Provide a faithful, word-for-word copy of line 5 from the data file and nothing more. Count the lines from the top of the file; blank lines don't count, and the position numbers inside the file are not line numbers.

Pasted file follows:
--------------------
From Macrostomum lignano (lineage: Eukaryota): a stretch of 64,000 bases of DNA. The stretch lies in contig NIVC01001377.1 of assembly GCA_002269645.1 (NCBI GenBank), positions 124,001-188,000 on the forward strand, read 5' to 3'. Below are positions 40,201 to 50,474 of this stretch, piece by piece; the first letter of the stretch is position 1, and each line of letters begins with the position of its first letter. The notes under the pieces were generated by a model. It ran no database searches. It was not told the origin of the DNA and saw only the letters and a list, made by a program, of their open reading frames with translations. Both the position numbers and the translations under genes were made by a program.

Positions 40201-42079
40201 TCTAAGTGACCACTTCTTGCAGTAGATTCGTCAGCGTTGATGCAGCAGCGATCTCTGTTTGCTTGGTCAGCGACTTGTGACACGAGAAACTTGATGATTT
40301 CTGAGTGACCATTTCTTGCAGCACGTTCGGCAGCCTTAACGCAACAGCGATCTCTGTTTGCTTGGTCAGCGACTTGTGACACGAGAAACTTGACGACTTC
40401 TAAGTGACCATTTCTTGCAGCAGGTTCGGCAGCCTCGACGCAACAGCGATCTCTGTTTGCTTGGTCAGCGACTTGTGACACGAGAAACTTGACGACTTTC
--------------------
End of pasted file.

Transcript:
40401 TAAGTGACCATTTCTTGCAGCAGGTTCGGCAGCCTCGACGCAACAGCGATCTCTGTTTGCTTGGTCAGCGACTTGTGACACGAGAAACTTGACGACTTTC